Moreover, Fangraphs has projected team WAR values (by combining the projected WAR of the players predicted to be on that team for the upcoming season) so we ranked teams, by division, according to this metric. The results:

AL East

Team WAR
Red Sox 41.7
Yankees 39.8
Blue Jays 39.2
Orioles 35.8
Rays 35.5


AL Central

Team WAR
Indians 42.7
White Sox 36
Tigers 33.9
Twins 33.1
Royals 32.5


AL West

Team WAR
Astros 42.3
Mariners 35
Angels 34.9
Rangers 32.1
Athletics 31.7


NL East

Team WAR
Mets 47.3
Nationals 42.6
Marlins 32.9
Braves 20.6
Phillies 18.3


NL Central

Team WAR
Cubs 51.3
Cardinals 41.2
Pirates 40.3
Reds 29.8
Brewers 25.9


NL West

Team WAR
Dodgers 50.5
Giants 42.4
Diamondbacks 32.9
Padres 28.4
Rockies 26.7


Some thoughts about the projections

Now, looking at information above, there’s really only one major discrepancy between the two rankings – the Tampa Bay Rays. Tampa Bay drops from second in the Pythagorean projection all the way to last in the WAR projection. One reason for this is Tampa Bay is not known for having a plethora of stars. The Rays have only 3 players on their depth chart with a WAR higher than 3.0. Compared to teams like the Blue Jays (6 players with a WAR over 3.0, one with a WAR over 6.0) or the Red Sox (4 players with a WAR over 3.0, 1 with a WAR over 5.0) the Rays just don’t have that type of firepower, nor have they ever. However, they pride the core of their team to defensive excellence (4th in Def, a catch-all fielding statistic) and above-average pitching (12th in SIERA, a catch-all pitching statistic), which is why they rank so well in the PECOTA-projected Pythagorean win percentage.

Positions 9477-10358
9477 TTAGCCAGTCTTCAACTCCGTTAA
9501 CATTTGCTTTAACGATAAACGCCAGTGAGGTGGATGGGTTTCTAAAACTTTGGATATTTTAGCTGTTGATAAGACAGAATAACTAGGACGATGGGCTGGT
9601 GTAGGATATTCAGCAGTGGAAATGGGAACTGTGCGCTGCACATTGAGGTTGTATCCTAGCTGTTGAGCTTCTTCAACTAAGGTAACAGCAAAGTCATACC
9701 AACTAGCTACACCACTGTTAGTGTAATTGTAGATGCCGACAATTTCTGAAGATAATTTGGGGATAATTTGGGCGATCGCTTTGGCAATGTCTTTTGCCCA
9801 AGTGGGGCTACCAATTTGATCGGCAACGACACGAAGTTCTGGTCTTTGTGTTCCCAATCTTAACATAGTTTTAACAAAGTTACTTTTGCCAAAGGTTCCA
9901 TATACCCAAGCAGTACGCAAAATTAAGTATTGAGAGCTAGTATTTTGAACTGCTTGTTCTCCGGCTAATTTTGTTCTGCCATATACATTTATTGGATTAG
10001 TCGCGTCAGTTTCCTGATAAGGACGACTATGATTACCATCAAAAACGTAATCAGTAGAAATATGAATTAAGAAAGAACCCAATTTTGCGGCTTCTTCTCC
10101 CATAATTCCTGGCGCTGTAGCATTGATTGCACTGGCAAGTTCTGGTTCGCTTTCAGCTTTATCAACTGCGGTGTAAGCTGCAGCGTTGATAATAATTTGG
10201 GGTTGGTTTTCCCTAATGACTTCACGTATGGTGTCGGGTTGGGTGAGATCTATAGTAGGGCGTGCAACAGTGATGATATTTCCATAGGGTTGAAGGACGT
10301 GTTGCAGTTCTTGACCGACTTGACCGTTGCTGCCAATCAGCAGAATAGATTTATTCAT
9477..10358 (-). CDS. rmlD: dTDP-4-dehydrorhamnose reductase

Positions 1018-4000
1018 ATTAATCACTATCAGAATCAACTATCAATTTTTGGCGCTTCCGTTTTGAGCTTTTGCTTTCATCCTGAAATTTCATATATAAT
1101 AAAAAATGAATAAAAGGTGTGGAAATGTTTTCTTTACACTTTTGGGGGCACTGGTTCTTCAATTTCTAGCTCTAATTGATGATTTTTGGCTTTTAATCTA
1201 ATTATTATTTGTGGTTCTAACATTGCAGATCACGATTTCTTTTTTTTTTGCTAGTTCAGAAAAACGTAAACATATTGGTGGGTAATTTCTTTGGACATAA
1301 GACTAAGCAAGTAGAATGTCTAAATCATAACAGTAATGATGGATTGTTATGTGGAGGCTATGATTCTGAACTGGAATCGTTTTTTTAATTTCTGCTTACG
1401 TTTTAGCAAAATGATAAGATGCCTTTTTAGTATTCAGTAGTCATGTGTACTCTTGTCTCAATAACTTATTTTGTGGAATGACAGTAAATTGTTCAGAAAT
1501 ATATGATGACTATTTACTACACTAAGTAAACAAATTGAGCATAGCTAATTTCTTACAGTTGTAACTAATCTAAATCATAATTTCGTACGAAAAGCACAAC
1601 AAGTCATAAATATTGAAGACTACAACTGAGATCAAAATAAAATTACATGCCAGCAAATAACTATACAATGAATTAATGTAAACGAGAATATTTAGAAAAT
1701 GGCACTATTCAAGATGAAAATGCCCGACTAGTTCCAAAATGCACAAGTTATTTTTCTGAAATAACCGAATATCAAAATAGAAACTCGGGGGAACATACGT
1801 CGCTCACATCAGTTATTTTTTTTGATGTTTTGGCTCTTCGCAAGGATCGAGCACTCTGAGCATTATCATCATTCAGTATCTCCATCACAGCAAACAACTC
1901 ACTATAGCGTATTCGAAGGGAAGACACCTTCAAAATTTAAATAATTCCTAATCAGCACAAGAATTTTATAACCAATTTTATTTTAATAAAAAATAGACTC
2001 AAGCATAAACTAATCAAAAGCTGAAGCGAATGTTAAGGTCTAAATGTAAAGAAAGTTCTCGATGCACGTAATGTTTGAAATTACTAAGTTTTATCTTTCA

One team’s projections that might come as a surprise to everyone are the reigning World Series Champs. The Kansas City Royals are ranked last in both projections for the AL Central. The Royals, over the past two seasons, have baffled the sabermetric community with their success. Here is Kansas City’s rank over the past two regular seasons in wRC+ (a catch-all offensive statistic) and SIERA.

  Score MLB Rank 
wRC+ 97 15
SIERA 3.98 26

Nothing special, right? But in this time period, they’ve made it to the World Series twice, winning it all last season. Either KC has found another way to win baseball games that defies sabermetric conventional wisdom, or this team comes back down to Earth and performs how their underlying metrics say they should (which is what our ranking systems and many analysts are predicting).


Adam is a student at McGill University. You can follow him on Twitter @adam_m3318.

Carter is a hockey player, formerly in the WHL for the Vancouver Giants. You can follow him on Twitter @carter_popoff.

You can follow Hit the Cut on Twitter @hitthecutblog.

*PECOTA, an acronym for Pitcher Empirical Comparison and Optimization Test Algorithm, is a sabermetric system for forecasting Major League Baseball player performance.”